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Ten Minutes with Kenny Read

PUMA Volvo Ocean Race skipper Ken Read is fresh off a Transatlantic Race win, where his boat Mar Mostro hit 30 knots and made 551 nautical miles in a single day. The race wasn’t all white-knuckle sailing, however, as a steadily waning breeze made the last several hundred miles extremely slow going.The high-intensity skipper gave us 10 minutes of his time to talk about the

PUMA Volvo Ocean Race skipper Ken Read is fresh off a Transatlantic Race win, where his boat Mar Mostro hit 30 knots and made 551 nautical miles in a single day. The race wasn’t all white-knuckle sailing, however, as a steadily waning breeze made the last several hundred miles extremely slow going.

The high-intensity skipper gave us 10 minutes of his time to talk about the race and what is next on the boat’s schedule.

SAIL: For those of us who were following along, the beginning of the Transatlantic Race 2011 was an all-out drag race at the beginning, followed by periods of almost dead calm toward the finish. What was going through your mind?

Ken Read: Like you said, it was a flat-out drag race from the beginning of the race until about of the way through. The beginning was perfect Volvo 70 weather, and Rambler 100 (a 100ft super maxi that ultimately won line honors, though Mar Mostro won on corrected time) is basically a Volvo 70 on steroids, to be honest. It suited the two boats pretty well. Offshore racing, especially when you’re starting days and weeks apart, is going to be a crapshoot. It was going to be the luck of the draw between us and the smaller and medium sized boats, all due to weather patterns. We got the good weather draw, and fortunately we were fast enough to take advantage of it.

We had one point where we were going between two weather patterns and fortunately Tom Addis, our navigator, nailed it. There are a lot of good navigators out there, and we have a navigator whose strength is weird weather patterns. He picked it apart and came up with a path through, and sure enough that path was spot on. We got through whereas other people got stopped at the gate, and the rest is history.

SAIL: The other super maxi in the race, ICAP Leopard, broke its bowsprit within the first 36 hours of their race. Did this affect your race at all? How would you have handled an equipment failure like that, if it had happened on Mar Mostro?

By the time Leopard broke their sprit, we were (surprisingly) about 50 or 60 miles ahead of them. We were so shocked that we had that mileage on them that we had really turned our focus to Rambler. So it didn’t really affect our game plan for the race. But if a bowsprit breaks on this boat, we’d slow down without a doubt. We have a contingency plan to fly our sails that do go up the sprit straight to the bow. It’s not as big of a deal on a Volvo 70 as it is on a boat like Leopard, where the sprit is considerably longer. It’s one of the IRC things that we don’t have, since we don’t work the handicap. If we wanted this boat to be an IRC boat, we’d have a bowsprit that is three times longer. But we don’t – we have a Volvo 70, and this is what we’re stuck with.

SAIL: How’d your crew hold up? You have some new guys on the boat, how’d they manage?

KR: They were great. The racing part of the voyage that we just completed was just spectacular. Boat, crew, communication and gear – there were zero drawbacks. But then you have to transition into delivery mode. Fortunately we didn’t drop down into England. Keeping the boys out of the bars was probably good for the bars of England. Maybe not good for their income, but good in general. We’re continuing on to the Canaries, getting some testing done. It’s been valuable because we’ve had a four-day debrief on our way to Lanzarote, which has been good. Although I’ll tell you – racing is one hell of a lot more fun than a delivery.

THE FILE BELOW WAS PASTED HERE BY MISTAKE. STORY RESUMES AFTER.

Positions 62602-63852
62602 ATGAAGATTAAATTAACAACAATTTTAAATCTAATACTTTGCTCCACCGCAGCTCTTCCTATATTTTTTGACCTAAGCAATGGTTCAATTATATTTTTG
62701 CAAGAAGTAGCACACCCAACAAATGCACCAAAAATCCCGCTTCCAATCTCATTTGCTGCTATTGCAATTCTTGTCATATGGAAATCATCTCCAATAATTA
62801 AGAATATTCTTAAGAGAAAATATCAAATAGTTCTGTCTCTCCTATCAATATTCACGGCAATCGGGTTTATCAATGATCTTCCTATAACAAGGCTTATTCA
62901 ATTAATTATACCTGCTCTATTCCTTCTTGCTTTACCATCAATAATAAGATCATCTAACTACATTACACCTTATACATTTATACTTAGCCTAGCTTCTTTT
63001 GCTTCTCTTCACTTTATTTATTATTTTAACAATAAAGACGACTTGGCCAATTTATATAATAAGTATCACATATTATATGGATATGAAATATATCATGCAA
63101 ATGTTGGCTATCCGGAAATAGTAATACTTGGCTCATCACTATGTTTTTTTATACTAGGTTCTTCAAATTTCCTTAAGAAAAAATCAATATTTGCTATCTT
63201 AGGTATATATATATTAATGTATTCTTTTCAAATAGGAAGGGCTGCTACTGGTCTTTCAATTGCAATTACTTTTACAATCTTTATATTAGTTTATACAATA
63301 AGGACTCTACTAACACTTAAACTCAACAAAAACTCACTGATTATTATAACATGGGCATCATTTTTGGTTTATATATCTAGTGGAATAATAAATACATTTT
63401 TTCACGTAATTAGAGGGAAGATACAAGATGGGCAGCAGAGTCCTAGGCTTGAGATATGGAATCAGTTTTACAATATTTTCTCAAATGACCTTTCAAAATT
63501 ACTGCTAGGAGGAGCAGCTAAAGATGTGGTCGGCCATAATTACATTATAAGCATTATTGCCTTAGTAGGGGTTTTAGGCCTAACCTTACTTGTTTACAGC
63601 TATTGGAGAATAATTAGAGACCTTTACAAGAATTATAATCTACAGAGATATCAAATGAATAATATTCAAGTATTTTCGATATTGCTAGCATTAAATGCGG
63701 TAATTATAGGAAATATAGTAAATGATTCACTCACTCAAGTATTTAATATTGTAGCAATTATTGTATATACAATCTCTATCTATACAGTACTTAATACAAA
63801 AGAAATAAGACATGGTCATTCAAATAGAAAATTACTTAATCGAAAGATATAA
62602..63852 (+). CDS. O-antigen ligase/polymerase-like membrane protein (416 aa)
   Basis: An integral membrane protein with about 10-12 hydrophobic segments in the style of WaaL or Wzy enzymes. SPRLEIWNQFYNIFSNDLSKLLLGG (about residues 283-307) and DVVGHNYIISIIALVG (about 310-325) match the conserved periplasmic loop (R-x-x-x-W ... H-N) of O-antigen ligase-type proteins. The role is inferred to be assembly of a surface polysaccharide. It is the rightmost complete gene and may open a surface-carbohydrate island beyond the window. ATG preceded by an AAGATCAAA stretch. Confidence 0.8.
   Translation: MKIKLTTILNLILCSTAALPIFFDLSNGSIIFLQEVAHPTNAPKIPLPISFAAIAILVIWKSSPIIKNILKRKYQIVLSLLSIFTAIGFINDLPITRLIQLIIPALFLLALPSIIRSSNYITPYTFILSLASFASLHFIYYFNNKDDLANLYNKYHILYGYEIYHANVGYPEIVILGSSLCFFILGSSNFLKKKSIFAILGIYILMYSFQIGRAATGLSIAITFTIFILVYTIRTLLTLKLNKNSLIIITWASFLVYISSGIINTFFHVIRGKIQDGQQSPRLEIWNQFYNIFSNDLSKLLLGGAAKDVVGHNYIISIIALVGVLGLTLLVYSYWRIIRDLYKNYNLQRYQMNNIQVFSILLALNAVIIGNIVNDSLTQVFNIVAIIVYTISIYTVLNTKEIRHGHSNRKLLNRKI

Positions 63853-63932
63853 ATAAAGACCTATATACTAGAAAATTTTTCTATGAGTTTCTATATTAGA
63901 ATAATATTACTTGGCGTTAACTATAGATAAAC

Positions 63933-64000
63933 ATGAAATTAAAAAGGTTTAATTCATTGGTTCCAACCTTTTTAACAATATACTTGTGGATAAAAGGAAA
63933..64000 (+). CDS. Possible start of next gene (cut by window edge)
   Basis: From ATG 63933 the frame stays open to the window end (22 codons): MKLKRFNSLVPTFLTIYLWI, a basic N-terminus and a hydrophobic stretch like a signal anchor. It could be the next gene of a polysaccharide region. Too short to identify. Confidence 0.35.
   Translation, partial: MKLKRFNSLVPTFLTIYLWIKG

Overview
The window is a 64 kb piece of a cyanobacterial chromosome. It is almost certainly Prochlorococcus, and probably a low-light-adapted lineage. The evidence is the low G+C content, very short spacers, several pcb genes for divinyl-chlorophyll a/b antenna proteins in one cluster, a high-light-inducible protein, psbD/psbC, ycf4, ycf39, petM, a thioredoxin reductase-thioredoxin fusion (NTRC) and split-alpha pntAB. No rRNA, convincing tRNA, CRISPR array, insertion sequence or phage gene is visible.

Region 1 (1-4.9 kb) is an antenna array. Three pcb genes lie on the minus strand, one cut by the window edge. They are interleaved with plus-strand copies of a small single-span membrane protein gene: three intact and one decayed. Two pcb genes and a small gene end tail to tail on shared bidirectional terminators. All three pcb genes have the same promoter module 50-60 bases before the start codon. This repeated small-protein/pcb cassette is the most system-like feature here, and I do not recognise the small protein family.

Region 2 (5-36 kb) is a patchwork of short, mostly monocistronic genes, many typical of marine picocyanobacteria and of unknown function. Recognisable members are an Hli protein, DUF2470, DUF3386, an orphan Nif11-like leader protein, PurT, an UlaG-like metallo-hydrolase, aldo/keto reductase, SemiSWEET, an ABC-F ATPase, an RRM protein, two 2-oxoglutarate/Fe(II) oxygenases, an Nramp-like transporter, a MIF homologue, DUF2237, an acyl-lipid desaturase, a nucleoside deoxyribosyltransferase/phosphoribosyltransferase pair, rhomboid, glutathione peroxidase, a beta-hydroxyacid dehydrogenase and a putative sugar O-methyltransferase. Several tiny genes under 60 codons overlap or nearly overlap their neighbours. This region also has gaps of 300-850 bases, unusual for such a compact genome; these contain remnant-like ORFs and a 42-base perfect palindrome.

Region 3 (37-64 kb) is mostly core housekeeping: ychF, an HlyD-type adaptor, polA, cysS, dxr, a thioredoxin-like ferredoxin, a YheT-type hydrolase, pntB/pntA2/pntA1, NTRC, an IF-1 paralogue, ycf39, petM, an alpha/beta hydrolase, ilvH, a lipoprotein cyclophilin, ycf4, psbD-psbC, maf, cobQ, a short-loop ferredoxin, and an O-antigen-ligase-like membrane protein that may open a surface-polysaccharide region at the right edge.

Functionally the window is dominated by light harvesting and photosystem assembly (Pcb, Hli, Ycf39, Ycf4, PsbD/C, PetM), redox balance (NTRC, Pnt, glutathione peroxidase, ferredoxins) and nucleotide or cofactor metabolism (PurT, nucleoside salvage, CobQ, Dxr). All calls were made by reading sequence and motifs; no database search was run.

SAIL: What’s your training schedule going to be like now?

KR: We’re taking 10 days off – most everybody is going home. Our whole shore base is already here and set up 100 feet away from the boat, so it’s just like we’re in Newport, but totally different. And now we’re onto the next phase of our program.

SAIL: What kind of improvements do you want to be making to the boat now?

KR: There are a million improvements that we want to be making! We like our boat at this point, but we’re not in love with it. And that’s the way race boats are. We have to take what we’ve learned and get faster. And that doesn’t stop once the race starts. We have a long list of what we hope will be improvements, but really only time will tell.

SAIL: You’ve done considerable IRC racing this year – do you think there are significant benefits this? Are you planning on doing more regattas?

KR: I’m pretty stunned by how competitive the boat is within IRC. We’ve done IRC racing in the past, in the old boat, and it seemed to be very condition-dependent. A boat like NUMB3RS, for example, is a great IRC boat. It has no weakness. But with a Volvo Ocean 70, if we get 18-20 knots in Newport for a weekend, then we’re probably better than NUMB3RS in that one condition. For a week-long regatta, or even a weekend regatta where we didn’t have those conditions, they’d smoke us. It wouldn’t even be close.

Offshore, it’s a different matter entirely. Offshore you get varying conditions. You get light weather patterns that you can sail away from, or you get such a range of conditions that you can just simply make up for the low percentage of time that you’re at a lousy point. You live by the sword, you die by the sword. This time around it was our race. Next time around, the little boats are going to come up from behind, that’s just the nature of offshore racing.

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